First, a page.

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Zukor Case Study

Decent Essays
Street for financial backing. Attracting investors, the mogul had enough capital to vertically integrate the business. Purchasing theaters and exhibition venues across the nation. Zukor looked overseas for profits and with political support of Will Hays and others he lobbied for open international markets. However, Zukor not only possessed a business savvy he had a deep understanding of the public.
Centering his promotion on his studio's stars, Zukor influenced the public to idolize the stars that were contractually obligated to participate in his films. Zukors mastery of the business of film, his political support, and his perfection of the Hollywood "Star System" ultimately explains why he became one of the most defining figures in early
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Going to the movies very much became it's own social movement and the quality of the experience not only depended on the quality of film, but the quality of the cinema. Looking to expand overseas, the independent studios employed government official Will Hays to lobby and convince Washington to pressure foreign markets into opening up for the American cinema.
Hays liked to explain America's victory over international markets by bringing up America's multiculturalism and democratic message. This reasoning is at best questionable. The real reason for American success could be explained by political and global factors around the time. In the summer of 1914, three major events happened. The Panama canal opens, Arch Duke Ferdinand was assassinated, and production began on "The Birth of a Nation."
All three of these events explain America's rise to power. The opening of the Panama canal illustrates a reality of the time, America was in perfect economic condition. With control over the world largest domestic market and trade way, Hollywood employed all the modern methods of business to rule out competition. Not having to spend money of tariffs or oversea taxes, American production companies could focus all of their money on increasing production value and making more competitive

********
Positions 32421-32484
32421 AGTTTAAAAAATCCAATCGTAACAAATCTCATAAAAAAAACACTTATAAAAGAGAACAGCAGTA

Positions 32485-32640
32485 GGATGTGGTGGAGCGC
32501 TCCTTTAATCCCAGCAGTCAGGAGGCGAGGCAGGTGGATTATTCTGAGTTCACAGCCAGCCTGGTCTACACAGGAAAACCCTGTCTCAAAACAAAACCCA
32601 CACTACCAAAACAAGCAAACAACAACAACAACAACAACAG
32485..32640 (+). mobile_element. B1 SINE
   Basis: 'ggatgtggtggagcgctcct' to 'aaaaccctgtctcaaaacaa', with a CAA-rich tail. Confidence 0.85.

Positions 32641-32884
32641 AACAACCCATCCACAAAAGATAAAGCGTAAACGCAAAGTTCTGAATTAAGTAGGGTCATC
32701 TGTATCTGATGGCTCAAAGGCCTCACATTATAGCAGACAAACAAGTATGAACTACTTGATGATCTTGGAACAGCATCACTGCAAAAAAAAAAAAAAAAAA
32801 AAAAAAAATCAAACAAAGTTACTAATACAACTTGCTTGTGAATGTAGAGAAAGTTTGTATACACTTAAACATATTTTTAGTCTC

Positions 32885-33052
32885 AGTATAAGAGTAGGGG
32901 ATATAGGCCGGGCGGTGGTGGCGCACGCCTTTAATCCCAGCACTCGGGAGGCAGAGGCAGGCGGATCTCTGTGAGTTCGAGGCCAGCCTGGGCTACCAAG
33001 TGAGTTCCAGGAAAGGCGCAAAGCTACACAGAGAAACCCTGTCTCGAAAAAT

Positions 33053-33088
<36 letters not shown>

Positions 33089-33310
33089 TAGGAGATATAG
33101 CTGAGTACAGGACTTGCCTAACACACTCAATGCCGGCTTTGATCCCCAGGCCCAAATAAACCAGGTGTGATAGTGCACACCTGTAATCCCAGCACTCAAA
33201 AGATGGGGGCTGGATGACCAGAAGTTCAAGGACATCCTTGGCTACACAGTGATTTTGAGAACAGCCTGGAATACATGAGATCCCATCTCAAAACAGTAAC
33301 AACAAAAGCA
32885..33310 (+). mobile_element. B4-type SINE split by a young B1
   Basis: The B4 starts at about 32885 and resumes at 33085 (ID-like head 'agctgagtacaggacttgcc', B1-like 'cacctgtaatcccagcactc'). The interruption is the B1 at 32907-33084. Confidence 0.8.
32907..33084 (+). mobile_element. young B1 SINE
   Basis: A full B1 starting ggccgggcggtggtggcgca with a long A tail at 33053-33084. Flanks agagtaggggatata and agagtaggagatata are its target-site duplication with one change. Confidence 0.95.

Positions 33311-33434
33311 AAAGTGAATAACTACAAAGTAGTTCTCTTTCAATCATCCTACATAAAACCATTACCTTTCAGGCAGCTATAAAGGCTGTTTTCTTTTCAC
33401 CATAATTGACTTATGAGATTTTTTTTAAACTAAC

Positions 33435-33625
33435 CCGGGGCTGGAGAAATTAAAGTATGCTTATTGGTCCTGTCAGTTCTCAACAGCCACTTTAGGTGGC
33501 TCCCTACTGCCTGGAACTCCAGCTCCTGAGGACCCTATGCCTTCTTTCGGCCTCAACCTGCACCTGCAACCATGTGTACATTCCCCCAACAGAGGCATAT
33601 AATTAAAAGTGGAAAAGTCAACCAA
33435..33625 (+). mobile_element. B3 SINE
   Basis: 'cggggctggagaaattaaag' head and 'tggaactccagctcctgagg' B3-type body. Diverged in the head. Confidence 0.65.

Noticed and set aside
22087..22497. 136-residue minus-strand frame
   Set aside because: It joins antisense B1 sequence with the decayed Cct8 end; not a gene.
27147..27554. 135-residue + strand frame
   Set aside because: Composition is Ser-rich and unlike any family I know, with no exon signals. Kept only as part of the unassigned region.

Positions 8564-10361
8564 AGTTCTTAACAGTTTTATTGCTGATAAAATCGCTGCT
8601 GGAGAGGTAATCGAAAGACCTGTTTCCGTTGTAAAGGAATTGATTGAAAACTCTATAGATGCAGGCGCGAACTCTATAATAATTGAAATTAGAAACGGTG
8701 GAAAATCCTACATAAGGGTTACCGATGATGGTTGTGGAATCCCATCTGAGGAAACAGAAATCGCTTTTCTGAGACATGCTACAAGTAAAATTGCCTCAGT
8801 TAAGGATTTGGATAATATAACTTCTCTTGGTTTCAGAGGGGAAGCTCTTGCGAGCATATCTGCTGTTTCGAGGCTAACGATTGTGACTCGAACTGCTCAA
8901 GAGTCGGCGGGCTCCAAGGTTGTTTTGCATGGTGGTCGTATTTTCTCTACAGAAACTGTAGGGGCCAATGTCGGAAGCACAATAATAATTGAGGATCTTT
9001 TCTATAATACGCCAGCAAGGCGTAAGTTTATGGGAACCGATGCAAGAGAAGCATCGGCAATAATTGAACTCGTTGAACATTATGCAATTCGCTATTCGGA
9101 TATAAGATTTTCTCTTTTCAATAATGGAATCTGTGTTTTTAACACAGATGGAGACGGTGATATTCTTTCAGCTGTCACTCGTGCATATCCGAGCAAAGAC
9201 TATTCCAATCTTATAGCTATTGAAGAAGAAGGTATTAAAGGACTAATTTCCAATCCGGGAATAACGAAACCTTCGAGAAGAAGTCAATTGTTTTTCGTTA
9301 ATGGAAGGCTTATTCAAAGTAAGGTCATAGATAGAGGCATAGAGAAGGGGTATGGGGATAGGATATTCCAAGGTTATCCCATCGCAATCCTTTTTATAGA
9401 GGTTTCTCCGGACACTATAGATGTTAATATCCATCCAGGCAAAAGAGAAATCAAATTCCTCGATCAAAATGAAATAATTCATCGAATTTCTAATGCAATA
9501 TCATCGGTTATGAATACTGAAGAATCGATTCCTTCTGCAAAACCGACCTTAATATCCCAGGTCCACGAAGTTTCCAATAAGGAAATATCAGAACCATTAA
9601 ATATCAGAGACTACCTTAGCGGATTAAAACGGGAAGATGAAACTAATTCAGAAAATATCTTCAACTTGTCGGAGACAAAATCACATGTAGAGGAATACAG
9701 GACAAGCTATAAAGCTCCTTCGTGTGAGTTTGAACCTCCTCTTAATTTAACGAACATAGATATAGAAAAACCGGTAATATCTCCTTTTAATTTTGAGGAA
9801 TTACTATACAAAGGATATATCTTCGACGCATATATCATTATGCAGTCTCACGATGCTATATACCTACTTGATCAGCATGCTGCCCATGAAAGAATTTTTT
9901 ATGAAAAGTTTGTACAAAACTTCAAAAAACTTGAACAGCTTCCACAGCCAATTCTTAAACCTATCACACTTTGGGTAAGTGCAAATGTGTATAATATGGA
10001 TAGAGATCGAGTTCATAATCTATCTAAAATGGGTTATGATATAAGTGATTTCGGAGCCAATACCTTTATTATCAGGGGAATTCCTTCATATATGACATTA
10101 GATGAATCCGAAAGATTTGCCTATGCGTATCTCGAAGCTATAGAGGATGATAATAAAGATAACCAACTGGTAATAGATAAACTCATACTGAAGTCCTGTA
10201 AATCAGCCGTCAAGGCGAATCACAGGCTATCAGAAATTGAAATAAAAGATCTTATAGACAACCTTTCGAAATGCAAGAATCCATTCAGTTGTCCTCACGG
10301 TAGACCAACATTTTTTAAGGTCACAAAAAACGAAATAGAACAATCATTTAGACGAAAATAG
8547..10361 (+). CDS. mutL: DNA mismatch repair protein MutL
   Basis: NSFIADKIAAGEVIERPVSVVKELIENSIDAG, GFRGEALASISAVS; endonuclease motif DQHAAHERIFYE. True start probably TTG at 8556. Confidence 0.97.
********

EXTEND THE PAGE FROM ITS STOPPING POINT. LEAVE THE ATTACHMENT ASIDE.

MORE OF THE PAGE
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However, some of these stars began to rebel. In 1919, Charlie Chaplin, Douglas Fairbanks, Mary Pickford, and D.W. Griffith established United Artists. A studio with declared independence from "The Independents." The irony here is hard to miss. But despite the success of now classics like "The Gold Rush" and "The Thief of Bagdad", United Artists had to eventually comply with the studio system since it could not keep up with the rate of production of the capital rich studios. However, United Artists wasn't the only opposition. Overseas the opposition was even stronger. Like America, Germany saw the economic and political potential of this new entertainment. However, German opposition was cut short when major German studio, UFA, went bankrupt. Ironically it was the Americans who bailed them out. Most countries defended against what they saw as a rise in American imperialism.
Perhaps the most vocal of this opposition came from the USSR. The Soviets would release a knock-off, cheap version of an American movie, perhaps with the same title or similar title, a day or a week before the American movie came out to detract audiences from going to the American film. More than just economic competitors, the Soviets sought to define their own style of cinema against the American
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